A few months ago, Microsoft released Beta 1 .NET Framework 3.5 and Visual Studio 2008 codename Orcas (http://www.tinyurl.com/269434). Microsoft made the version a bit whacky for this release cycle and if you haven’t been paying close attention you wonder whether you somehow missed ASP.NET 3.0 along the way. You didn’t. Microsoft didn’t make an ASP.NET 3.0 update. The .NET 3.0 release cycle focused on add-on libraries that run on top the .NET runtime 2.0. The 3.0 updates brought Windows Presentation Foundation (WPF), Windows Workflow (WF), and Windows Communication Foundation (WCF), and they all consisted entirely of new libraries that run on top of the 2.0 runtime, which itself wasn’t updated by the 3.0 release. For ASP.NET this means that .NET 3.0 really had no effect on the existing feature set and functionality. Daniel Moth sums up the confusing runtime arrangements from 2.0 to 3.5 (http://www.tinyurl.com/ywdp92) in a blog post.

.NET 3.5 will be the next major release of the .NET runtime and it does change the base libraries as well as add a number of new libraries to the core runtime. However, even with these updates, changes to ASP.NET 3.5 are relatively minor. Most of the key feature enhancements in .NET 3.5 are related to core runtime and language enhancements, especially those that relate to Language Integrated Query (LINQ) and its supporting features.

A Different Kind of Update

When Microsoft released ASP.NET 2.0, they made some pretty major changes from version 1.1. Microsoft changed almost every aspect of the HTTP runtime and the core ASP.NET engine changed including a whole new compilation model and new project types. Although you could run 1.x applications with very few (if any) changes, making these applications into full blown 2.0 applications required a host of changes and updates. ASP.NET 2.0 introduced a tremendous amount of new functionality-new controls, many new HTTP runtime features, provider models for many aspects of the runtime. It’s probably not an overstatement to say that Microsoft’s release of ASP.NET 2.0 had huge changes that many of us are still digesting one and half years later.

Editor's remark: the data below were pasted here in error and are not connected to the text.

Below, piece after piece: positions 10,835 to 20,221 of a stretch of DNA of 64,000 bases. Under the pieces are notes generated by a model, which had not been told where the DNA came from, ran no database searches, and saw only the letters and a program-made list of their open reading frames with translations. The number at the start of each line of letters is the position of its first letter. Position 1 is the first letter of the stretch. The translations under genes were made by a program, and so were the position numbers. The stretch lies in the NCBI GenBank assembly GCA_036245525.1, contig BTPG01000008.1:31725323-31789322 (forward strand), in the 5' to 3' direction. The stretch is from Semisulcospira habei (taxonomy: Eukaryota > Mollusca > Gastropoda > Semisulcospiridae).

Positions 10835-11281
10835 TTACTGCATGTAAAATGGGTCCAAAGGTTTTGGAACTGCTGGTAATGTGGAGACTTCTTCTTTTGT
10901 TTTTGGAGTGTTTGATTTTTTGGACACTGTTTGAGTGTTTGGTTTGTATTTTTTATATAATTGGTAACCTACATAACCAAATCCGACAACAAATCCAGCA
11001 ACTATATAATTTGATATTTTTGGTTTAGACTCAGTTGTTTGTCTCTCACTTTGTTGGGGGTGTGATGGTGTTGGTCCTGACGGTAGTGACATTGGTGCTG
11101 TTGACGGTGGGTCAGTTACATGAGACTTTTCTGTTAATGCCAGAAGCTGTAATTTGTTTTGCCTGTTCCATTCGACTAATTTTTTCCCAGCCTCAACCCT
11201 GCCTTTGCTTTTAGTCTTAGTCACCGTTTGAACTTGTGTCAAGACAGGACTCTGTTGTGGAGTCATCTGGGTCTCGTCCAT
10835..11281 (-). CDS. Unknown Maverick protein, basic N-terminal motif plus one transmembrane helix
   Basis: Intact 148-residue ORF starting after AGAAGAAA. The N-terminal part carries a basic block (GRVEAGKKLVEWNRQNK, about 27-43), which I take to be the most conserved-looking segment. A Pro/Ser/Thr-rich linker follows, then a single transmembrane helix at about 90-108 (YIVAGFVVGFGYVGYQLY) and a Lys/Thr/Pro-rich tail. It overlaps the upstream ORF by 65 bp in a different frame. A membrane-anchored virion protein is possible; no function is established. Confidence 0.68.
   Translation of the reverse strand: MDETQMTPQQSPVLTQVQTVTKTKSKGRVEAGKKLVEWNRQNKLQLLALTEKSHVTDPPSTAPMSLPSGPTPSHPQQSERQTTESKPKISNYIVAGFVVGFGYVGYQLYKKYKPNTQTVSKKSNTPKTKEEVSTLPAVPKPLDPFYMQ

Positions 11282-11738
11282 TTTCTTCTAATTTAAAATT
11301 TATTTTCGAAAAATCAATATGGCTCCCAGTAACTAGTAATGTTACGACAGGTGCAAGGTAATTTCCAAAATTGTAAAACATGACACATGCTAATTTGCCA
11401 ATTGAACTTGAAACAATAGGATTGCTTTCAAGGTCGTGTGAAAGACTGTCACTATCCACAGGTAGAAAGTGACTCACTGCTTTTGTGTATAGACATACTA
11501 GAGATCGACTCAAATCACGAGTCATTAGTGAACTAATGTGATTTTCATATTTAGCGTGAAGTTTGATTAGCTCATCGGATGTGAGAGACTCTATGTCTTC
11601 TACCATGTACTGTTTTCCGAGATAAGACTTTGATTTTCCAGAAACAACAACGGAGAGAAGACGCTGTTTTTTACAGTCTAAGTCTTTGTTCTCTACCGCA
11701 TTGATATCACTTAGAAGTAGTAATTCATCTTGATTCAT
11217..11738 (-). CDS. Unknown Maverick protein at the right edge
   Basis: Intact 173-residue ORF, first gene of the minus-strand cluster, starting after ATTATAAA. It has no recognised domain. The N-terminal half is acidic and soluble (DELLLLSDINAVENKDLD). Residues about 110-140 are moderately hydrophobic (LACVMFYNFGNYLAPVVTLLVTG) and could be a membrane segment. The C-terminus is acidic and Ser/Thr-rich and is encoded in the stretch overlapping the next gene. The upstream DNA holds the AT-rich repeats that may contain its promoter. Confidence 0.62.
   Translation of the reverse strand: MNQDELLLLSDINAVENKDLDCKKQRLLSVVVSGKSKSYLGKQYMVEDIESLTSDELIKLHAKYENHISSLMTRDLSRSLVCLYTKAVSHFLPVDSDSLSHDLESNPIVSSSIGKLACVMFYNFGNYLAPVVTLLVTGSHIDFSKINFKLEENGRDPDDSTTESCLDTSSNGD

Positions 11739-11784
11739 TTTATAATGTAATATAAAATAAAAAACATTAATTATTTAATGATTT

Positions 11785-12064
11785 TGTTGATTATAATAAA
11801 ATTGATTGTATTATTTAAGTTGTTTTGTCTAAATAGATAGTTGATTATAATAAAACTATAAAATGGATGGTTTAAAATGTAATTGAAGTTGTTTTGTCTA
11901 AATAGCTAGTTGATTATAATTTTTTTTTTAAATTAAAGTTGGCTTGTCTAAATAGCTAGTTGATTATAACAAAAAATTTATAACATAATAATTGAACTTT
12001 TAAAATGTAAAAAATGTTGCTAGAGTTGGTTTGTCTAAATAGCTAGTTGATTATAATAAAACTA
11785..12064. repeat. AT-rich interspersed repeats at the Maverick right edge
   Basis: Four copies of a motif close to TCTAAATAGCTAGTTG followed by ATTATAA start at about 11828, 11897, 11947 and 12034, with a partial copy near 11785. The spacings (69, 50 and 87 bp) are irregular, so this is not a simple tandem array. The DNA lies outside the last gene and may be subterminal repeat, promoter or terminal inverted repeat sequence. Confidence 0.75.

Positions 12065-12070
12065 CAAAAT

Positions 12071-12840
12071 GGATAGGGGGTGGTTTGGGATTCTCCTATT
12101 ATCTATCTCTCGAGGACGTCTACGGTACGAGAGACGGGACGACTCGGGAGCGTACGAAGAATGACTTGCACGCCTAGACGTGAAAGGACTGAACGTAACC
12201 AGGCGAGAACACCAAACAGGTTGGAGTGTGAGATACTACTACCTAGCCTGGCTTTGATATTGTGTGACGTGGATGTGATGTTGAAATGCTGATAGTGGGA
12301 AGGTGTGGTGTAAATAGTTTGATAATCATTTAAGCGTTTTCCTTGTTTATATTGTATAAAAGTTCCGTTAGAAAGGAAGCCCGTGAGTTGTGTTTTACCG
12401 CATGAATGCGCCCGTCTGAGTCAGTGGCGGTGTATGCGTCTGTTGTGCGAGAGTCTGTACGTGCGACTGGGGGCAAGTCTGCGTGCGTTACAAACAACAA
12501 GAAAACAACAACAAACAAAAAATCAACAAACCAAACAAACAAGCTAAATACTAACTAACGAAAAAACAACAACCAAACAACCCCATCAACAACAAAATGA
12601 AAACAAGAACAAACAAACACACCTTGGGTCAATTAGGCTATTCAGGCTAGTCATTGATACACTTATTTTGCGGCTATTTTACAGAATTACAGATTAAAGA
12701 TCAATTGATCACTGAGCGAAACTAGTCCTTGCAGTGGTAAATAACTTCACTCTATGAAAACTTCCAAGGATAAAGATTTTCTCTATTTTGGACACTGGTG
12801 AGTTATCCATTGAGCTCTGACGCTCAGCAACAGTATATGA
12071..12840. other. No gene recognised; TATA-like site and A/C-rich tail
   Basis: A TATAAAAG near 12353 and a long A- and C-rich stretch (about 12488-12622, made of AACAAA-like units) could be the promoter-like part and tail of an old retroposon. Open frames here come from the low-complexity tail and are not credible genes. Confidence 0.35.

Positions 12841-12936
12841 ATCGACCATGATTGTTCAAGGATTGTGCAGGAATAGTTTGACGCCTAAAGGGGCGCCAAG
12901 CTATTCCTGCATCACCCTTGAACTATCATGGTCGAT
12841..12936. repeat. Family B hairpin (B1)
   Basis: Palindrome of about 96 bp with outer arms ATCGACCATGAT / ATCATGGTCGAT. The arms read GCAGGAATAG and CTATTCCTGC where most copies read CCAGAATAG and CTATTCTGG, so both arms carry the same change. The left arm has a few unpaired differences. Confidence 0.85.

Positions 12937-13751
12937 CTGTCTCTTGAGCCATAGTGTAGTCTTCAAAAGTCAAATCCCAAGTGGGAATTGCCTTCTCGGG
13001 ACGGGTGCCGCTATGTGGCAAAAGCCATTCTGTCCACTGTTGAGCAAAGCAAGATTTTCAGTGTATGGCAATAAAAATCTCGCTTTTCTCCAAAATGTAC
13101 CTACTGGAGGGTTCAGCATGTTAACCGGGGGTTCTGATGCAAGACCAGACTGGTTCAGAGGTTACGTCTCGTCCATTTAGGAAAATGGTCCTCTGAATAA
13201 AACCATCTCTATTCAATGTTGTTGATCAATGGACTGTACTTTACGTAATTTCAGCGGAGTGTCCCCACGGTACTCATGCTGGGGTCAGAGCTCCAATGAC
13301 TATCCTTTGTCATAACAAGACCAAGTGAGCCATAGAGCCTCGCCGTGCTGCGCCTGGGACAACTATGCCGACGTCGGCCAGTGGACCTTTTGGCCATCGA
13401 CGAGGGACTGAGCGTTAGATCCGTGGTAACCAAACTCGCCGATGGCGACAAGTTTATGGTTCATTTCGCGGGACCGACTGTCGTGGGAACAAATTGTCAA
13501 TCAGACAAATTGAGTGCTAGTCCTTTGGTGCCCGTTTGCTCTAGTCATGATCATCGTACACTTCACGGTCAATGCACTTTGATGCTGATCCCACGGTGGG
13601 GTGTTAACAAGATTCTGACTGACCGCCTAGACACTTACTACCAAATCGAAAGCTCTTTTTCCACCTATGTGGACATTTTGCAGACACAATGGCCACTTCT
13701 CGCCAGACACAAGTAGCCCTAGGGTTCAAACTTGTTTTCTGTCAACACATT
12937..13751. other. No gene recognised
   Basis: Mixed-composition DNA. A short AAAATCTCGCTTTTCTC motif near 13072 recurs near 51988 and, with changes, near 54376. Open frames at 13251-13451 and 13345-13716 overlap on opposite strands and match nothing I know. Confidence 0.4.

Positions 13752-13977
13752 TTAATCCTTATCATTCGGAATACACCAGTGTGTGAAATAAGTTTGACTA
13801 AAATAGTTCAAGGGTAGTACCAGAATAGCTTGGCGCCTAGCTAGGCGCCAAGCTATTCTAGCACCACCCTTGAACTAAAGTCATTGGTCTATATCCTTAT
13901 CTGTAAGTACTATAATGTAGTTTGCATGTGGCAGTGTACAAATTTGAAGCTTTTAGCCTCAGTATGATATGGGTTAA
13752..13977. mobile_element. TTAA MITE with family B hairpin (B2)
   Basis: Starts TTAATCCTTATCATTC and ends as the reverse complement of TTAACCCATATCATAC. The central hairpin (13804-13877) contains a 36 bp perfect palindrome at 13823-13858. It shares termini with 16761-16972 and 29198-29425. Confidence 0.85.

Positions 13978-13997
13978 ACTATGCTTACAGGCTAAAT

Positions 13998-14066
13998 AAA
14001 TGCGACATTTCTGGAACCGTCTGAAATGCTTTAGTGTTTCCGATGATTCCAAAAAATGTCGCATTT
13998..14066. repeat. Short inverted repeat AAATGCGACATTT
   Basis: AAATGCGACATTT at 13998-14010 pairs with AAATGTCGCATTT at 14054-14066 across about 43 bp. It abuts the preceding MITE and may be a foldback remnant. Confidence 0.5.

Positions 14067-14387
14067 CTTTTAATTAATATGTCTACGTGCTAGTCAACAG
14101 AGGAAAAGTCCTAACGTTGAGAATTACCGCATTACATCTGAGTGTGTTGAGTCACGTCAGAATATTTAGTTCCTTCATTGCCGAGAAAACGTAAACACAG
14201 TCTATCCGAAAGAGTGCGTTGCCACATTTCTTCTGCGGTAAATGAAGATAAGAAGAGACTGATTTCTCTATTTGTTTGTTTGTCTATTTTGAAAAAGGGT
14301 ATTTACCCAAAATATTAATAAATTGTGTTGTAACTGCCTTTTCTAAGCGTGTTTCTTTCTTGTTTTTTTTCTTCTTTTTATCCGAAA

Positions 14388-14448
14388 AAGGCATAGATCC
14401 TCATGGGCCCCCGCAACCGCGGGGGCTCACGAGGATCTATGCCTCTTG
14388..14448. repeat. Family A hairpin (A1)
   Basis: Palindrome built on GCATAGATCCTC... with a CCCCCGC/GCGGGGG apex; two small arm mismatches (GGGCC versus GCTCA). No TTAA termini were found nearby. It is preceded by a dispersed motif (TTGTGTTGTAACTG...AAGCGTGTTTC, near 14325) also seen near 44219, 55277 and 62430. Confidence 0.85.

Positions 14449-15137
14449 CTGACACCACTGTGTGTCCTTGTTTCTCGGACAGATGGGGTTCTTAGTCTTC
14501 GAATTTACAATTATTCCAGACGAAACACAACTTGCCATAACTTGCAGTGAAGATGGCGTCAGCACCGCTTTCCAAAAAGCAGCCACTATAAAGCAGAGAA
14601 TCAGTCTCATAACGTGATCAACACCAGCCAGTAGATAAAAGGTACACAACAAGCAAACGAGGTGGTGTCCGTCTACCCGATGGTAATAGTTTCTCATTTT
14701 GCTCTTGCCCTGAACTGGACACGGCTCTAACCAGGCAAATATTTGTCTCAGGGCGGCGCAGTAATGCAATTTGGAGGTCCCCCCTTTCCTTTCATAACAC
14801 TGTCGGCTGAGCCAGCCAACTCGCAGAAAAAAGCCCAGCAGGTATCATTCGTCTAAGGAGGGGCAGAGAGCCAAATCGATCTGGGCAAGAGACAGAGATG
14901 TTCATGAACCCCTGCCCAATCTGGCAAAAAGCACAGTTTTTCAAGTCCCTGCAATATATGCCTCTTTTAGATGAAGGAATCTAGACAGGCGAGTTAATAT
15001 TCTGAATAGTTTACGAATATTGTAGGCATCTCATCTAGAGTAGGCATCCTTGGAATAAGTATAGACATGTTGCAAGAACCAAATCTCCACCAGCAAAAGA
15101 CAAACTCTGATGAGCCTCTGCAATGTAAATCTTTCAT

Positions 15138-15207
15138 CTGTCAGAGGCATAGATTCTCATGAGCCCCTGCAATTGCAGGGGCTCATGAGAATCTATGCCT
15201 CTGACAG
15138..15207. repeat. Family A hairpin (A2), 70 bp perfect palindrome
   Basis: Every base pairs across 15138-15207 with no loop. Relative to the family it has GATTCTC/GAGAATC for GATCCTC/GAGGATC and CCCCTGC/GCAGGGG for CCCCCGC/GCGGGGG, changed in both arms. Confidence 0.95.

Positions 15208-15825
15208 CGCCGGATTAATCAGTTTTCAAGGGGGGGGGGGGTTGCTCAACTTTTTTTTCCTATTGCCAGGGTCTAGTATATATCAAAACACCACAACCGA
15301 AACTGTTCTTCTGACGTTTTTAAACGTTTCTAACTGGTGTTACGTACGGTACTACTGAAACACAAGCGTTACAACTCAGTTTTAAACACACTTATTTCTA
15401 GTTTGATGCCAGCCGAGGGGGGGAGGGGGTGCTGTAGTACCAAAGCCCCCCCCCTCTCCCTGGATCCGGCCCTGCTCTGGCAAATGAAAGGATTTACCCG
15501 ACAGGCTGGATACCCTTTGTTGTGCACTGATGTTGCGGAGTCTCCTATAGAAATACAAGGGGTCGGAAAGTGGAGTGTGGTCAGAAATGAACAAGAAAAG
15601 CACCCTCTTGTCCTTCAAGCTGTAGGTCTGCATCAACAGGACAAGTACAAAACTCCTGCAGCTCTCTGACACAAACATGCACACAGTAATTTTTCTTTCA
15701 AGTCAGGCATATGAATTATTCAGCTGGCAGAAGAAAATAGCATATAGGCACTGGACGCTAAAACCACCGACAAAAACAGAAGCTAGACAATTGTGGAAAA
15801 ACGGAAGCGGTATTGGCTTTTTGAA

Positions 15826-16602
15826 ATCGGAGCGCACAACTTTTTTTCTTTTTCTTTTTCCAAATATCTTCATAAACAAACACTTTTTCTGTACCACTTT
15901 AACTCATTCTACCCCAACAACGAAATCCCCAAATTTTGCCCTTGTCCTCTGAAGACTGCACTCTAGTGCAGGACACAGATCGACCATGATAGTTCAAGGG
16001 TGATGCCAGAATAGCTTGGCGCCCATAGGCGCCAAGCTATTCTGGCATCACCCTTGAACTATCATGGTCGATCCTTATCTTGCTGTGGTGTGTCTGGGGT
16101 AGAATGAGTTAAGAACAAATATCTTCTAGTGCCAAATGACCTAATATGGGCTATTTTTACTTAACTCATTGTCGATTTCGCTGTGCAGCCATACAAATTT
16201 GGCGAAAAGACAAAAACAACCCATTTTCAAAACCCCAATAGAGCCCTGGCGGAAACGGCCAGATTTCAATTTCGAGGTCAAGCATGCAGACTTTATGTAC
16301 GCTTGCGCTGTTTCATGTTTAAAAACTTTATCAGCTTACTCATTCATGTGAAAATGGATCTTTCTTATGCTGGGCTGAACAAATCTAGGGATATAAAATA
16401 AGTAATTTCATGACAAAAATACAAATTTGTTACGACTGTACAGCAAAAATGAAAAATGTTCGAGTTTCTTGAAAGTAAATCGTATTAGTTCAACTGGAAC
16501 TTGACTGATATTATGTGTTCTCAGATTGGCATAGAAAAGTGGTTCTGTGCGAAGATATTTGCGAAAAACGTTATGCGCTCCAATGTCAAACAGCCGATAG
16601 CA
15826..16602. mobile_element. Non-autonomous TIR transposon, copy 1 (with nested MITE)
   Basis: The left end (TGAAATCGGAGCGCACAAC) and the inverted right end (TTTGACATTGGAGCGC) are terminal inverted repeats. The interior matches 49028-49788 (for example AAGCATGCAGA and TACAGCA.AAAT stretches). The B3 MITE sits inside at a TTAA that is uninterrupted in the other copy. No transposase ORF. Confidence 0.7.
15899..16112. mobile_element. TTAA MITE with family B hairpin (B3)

ASP.NET 3.5, on the other hand, looks to be a much less heavy-handed update and most of the changes are evolutionary rather than revolutionary. In fact, as far as pure runtime features are concerned, not much will change at all. A good number of enhancements that the ASP.NET team will roll into the Orcas release have to do with more tightly integrating technologies that are already released and in use. This includes direct integration of the ASP.NET AJAX features into the runtime and full support for IIS 7’s managed pipeline (which by its own right could have been ASP.NET 3.0!).

For you as a developer, this means that moving to Visual Studio 2008 and ASP.NET 3.5 is probably going to be a lot less tumultuous than the upgrade to 2.0. I, for one, am glad that this is the case as the change from 1.1 to 2.0 involved a lot of work for conversion. In my early experimentation with Orcas Beta 1 I’ve migrated existing applications painlessly to .NET 3.5 and could immediately start adding new 3.5 features without that horrible “legacy” feeling about my code that typically comes with a major .NET version upgrade.